About Us | Help Videos | Contact Us | Subscriptions

Soil Science Society of America Journal Abstract -

Quantity, Distribution, and Variability of Organic Matter and Nutrients in a Forest Podzol in New York1


This article in SSSAJ

  1. Vol. 29 No. 4, p. 432-436
    Received: Nov 2, 1964
    Accepted: Mar 23, 1965

Request Permissions

  1. W. W. McFee and
  2. E. L. Stone2



The organic matter under yellow birch-red spruce forest (Betula alleghaniensis Britton-Picea rubens Sarg.) growing on well-drained, outwash sands of the Adams series was sampled intensively on eight one-tenth acre plots in the Adirondack Mountains of New York. Under old, undisturbed stands the mean depth of the forest floor was 6.4 inches (16 cm) and the mean weight was 216,300 ± 8,800 (90% confidence interval) lb/acre (242 metric tons/hectare). There was approximately 175,000 lb/acre of organic matter in the forest floor and about 142,000 lb/acre in the upper three horizons of the mineral soil. The average bulk density of the forest floor was 0.14 g/cm3. A theoretical O horizon accumulation curve was drawn based on samples from plots having different ages of accumulation. These ages were inferred from ecological information and from evidence of fire history. The concentration of organic matter in the B2h horizon was positively correlated with age of the forest floor. The undisturbed forest floor contained approximately 2,850 lb/acre of nitrogen or about 43% of the estimated total in the nutrient cycle. It also contained approximately 150, 90, and 620 lb/acre of phosphorus, potassium, and calcium, respectively.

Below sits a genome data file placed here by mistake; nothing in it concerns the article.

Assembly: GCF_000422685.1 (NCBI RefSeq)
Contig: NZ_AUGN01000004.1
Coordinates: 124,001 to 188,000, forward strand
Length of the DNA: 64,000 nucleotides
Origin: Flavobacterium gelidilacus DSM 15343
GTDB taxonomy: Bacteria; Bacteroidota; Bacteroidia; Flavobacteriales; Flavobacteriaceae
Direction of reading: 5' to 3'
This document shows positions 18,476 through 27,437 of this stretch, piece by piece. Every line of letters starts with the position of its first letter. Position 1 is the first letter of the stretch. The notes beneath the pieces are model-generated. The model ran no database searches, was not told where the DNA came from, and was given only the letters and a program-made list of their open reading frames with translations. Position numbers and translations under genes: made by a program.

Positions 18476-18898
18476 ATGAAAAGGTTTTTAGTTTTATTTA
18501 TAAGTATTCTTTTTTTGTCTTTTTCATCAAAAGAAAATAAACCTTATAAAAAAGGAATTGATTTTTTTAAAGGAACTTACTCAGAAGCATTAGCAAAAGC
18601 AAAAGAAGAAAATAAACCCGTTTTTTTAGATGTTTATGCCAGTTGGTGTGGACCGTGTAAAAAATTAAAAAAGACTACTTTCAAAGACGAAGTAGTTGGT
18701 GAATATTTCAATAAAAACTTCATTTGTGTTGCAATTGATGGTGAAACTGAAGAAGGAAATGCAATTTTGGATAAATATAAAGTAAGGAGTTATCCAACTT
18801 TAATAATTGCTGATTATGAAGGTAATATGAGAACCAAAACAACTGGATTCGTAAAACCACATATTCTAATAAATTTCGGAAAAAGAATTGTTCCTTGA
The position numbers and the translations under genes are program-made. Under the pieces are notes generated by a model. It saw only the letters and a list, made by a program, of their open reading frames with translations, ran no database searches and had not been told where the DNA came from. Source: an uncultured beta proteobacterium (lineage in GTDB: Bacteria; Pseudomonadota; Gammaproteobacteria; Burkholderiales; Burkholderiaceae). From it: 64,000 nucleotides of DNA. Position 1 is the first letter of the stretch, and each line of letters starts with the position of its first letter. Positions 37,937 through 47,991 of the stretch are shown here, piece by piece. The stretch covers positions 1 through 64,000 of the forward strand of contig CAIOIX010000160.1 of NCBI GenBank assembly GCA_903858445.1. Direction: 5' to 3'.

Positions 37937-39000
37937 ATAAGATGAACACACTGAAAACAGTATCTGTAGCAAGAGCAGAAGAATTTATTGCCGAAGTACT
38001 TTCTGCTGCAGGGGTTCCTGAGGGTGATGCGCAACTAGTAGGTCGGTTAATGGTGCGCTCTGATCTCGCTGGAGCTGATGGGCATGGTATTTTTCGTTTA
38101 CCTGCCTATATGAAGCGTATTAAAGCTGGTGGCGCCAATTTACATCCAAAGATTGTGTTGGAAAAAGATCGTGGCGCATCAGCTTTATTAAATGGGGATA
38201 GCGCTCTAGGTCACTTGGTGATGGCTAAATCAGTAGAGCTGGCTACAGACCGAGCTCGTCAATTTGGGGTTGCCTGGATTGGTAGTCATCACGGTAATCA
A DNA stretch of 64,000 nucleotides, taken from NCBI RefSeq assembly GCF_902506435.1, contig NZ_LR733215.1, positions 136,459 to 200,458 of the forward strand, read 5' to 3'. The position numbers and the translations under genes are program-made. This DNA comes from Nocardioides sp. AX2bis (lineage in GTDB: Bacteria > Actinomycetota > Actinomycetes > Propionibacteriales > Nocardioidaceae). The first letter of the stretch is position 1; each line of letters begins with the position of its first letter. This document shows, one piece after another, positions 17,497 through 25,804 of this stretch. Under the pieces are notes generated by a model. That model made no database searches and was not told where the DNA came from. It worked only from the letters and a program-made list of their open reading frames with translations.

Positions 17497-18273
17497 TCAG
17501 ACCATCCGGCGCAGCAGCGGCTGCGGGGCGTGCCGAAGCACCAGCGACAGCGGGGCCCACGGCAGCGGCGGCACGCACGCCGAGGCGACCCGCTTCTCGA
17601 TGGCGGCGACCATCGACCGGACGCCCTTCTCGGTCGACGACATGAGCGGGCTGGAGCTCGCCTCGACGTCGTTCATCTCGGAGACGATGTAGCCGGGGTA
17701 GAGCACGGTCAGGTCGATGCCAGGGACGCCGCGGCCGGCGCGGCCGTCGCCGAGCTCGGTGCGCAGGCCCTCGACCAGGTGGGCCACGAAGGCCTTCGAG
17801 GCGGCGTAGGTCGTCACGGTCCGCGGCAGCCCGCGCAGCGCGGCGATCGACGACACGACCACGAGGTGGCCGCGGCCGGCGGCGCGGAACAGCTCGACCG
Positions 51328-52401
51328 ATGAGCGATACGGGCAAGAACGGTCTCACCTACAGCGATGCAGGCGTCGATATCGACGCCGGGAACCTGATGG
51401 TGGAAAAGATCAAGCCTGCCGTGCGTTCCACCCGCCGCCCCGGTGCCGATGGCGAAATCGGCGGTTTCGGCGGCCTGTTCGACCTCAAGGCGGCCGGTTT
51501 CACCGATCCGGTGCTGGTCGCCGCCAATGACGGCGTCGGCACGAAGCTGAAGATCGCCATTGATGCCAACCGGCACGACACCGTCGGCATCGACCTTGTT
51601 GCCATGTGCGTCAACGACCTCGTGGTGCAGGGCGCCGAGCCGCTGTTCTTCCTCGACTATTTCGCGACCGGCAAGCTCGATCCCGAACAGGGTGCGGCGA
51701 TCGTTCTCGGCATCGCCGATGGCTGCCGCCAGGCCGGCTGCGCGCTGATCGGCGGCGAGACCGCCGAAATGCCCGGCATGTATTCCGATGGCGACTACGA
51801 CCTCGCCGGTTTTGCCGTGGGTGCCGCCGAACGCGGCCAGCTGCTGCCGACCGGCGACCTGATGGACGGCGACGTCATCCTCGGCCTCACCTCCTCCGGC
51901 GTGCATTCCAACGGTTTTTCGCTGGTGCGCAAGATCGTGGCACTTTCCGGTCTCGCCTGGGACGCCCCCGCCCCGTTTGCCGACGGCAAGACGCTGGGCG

Coefficients of variation ranged from .33 to .67, determined on the basis of 96 sample weights from the forest floor of each plot. Approximately 50 samples were needed to reduce the standard errors to 10% of the mean weights. Similar variability was found in the thickness of mineral soil horizons. Horizon thicknesses measured from a single soil pit in a 0.1-acre plot were not reliable estimates of thicknesses when compared with those determined by taking 12 to 24 core samples spaced throughout the same plot.

  Please view the pdf by using the Full Text (PDF) link under 'View' to the left.

Copyright © . Soil Science Society of America